The concept of federalism has been described in various ways. Luis Tillin, a noted scholar of federalism, has coined the concept of asymmetrical federalism to refer to Indian and Canadian models.
Asymmetric federalism refers to a kind of federalism in which power distribution, representation of states in the upper house, structure, and functions of the unit, etc are not similar. For Example, the US is a model of symmetric federalism in which all states enjoy equal power as well as they enjoy equal representation in the upper house of the federal government. But in the case of India and Canada, power distribution is uneven amongst the state and union territories.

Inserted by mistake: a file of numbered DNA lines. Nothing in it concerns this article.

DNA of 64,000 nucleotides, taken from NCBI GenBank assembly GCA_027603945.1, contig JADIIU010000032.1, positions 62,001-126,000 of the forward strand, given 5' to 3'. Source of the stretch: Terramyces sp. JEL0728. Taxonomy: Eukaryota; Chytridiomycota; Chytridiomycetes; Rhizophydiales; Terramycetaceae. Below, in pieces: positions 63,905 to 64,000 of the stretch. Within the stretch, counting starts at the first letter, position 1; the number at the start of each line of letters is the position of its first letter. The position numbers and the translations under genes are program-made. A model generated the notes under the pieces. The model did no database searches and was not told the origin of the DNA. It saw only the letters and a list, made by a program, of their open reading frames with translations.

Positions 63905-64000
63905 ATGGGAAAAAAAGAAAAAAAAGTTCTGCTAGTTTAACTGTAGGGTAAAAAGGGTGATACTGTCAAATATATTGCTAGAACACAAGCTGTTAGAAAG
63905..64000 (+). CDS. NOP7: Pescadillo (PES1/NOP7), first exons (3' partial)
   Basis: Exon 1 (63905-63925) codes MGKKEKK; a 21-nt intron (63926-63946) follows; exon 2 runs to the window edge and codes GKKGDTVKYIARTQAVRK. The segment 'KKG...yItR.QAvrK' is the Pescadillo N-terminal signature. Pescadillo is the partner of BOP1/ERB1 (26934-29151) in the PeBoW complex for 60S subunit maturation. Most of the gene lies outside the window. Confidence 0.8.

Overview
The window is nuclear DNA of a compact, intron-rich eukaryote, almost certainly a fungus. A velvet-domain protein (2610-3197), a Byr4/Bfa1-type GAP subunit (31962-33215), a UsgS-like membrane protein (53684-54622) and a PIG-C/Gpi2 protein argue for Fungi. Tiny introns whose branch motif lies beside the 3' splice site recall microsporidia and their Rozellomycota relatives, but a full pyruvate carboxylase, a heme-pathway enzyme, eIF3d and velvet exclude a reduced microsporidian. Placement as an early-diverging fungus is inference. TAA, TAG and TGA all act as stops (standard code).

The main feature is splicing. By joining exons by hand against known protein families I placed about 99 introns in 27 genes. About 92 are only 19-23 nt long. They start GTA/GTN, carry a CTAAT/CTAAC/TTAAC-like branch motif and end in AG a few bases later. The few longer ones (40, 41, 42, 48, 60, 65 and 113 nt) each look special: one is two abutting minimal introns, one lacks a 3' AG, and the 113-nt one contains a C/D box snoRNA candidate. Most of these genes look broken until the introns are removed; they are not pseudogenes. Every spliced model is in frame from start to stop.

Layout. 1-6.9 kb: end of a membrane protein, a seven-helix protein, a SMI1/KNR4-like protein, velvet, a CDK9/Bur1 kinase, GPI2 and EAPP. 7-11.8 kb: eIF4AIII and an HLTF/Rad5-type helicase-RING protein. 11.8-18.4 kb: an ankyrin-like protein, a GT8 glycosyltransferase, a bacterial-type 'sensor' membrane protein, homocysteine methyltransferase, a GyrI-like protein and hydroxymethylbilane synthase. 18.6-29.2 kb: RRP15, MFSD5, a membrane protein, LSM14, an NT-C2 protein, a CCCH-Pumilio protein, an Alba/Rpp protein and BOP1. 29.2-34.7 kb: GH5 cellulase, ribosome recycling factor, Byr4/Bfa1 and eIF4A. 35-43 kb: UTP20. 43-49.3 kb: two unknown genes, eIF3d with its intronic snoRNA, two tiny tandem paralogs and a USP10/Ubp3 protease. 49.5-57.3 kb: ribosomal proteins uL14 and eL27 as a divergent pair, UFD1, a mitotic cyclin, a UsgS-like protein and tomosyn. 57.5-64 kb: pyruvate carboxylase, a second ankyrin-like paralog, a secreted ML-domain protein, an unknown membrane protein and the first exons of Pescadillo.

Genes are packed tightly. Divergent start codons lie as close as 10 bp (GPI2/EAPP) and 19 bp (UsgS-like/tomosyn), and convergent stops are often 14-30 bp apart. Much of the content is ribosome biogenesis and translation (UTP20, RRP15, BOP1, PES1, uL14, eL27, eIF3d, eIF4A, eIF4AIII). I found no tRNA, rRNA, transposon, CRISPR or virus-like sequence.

In India, the majority of states are unicameral but few states have a bicameral legislature. Art. 371 and the 5th and 6th Schedule gives special treatment to north-eastern states, Scheduled Areas and Scheduled tribal areas respectively. Two UTs Delhi and Puducherry have a state legislature but other UTs do not have such a structure. Uttar Pradesh has 31 representations in the upper House but Sikkim has only one. The autonomous districts of Assam, Tripura, Meghalaya, and Mizoram have special power to enjoy local self-government.
Unlike US federalism, the Constitution of India and Canada provides uneven power, function, and structures. It is distributed asymmetrically.
In India, the structure of the local government is different in different states. Therefore, India is a case of asymmetrical federalism.